Manufacturer press congress on personnel development

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Manufacturers are working hard to develop training and development programs that can help empower our industry, fill the skill gap, and prepare new workers for exciting, fulfilling careers.

Last week Leah Curry, president of Toyota Motor Manufacturing, Indiana, urged Congress to address those priorities when she testified before the Senate Subcommittee on Employment and Safety at Work. Curry is also a recipient of the Manufacturing Institute’s 2013 STEP Ahead Awards, which recognizes outstanding female leaders in the industry, and is a long-time member of the MI Board of Advisors.

In her presentation, Curry used her own experience to illustrate how apprenticeship programs can help prepare workers for a new career. Here are some of the highlights.

Providing early exposure: “I came up with the idea of ​​technology by chance after I had already started serious studies. If I had attended engineering or STEM programs before college, I would have ended up on my way a lot [sooner]. Since 2010, Toyota has allocated $ 3.5 million to 184 K-12 schools in Indiana and across the country to implement Project Lead the Way programs that provide students with more STEM education and career opportunities. ”

Emphasis on practical experience: “Combining classroom learning with workplace experience is a powerful way of learning, especially in manufacturing. In states where Toyota has manufacturing facilities, Toyota has worked with local community colleges to develop the hugely successful Advanced Manufacturing Technician (AMT) program. “

  • “At the national level, around 400 employers bundle talent from 32 local associations in 12 states in the so-called Federation for Advanced Manufacturing Education or FAME USA. FAME USA is now led by The Manufacturing Institute and is rapidly becoming America’s premier domestic manufacturing educational network. “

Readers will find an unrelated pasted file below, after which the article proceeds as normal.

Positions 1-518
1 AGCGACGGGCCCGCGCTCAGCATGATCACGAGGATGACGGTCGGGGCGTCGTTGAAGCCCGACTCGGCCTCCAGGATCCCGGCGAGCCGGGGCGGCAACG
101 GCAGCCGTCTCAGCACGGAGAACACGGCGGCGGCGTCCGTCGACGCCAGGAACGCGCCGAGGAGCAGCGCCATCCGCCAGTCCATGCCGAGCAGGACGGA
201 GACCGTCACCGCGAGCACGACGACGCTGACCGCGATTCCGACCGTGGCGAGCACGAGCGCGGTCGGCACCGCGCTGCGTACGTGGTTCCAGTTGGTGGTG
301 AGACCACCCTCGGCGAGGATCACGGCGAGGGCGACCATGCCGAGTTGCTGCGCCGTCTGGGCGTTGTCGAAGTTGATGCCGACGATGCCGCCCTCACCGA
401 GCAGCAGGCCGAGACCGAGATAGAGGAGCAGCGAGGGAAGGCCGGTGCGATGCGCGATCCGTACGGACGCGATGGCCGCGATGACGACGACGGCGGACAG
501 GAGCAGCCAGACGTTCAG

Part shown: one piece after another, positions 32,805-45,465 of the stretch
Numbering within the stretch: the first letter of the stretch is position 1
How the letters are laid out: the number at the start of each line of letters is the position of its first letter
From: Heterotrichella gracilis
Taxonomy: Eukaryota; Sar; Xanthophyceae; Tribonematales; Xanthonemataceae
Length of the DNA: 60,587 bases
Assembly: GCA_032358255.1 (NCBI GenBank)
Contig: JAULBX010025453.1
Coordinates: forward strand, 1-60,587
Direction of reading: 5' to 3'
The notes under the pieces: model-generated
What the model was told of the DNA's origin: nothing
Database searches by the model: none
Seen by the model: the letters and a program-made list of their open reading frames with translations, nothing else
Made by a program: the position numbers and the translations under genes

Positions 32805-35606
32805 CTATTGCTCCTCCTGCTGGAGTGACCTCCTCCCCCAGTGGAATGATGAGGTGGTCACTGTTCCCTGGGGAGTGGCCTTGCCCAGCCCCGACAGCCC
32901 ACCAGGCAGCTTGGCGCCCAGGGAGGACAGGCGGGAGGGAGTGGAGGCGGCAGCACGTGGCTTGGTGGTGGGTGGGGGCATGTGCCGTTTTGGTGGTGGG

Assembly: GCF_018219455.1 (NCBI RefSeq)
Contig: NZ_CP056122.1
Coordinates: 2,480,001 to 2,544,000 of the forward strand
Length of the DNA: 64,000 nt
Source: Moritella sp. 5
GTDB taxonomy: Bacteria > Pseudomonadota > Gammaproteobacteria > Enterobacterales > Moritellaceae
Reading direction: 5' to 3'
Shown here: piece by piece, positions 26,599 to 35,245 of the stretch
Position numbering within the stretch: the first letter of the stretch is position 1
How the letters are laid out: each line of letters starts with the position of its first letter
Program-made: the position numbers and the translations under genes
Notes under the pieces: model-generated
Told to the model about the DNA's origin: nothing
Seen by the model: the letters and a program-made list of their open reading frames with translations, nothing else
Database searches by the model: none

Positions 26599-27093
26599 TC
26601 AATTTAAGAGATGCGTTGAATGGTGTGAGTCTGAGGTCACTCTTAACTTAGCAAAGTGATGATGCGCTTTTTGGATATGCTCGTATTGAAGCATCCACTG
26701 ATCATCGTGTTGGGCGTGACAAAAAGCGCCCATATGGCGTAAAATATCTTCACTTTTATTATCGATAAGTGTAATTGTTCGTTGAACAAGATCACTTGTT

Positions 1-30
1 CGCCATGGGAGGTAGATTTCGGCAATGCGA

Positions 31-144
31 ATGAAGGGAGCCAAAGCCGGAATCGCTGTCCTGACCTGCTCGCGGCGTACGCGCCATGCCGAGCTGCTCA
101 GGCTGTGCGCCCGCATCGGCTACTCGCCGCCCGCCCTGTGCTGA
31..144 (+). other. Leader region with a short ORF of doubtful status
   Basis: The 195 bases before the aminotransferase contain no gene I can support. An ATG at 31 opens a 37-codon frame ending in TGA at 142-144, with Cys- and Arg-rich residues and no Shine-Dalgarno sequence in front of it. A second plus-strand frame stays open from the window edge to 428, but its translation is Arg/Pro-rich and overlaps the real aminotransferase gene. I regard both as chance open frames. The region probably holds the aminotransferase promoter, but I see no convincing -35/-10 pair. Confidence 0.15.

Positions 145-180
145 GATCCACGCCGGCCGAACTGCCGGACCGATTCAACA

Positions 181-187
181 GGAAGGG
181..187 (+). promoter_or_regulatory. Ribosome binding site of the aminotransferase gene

Promote diversity: “We cannot overestimate the importance of intentionality in order to bring historically underrepresented people into STEM professions. Toyota is partnering with the National Alliance for Partnerships in Equity on its Make the Future program for advanced manufacturing careers. “

The way forward: In her statement, Curry emphasized two critical policy recommendations.

  • Combine education and training: First, Curry asked Congress to consider staff development policy in combination with education policy. “If education policies are not flexible enough to allow students to explore different avenues,” Curry said, “students may end up bypassing even the best people development opportunities.”
  • Re-authorize WIOA: Second, she called for the law on innovation and opportunities for workers to be re-approved. “In doing so, the committee should continue to enable greater private sector participation in the labor system,” said Curry. “The FAME USA system proves that employers want and can take personnel development to a new level.”

Learn more: Click here to learn more about the FAME USA program founded by Toyota and now operated by MI.


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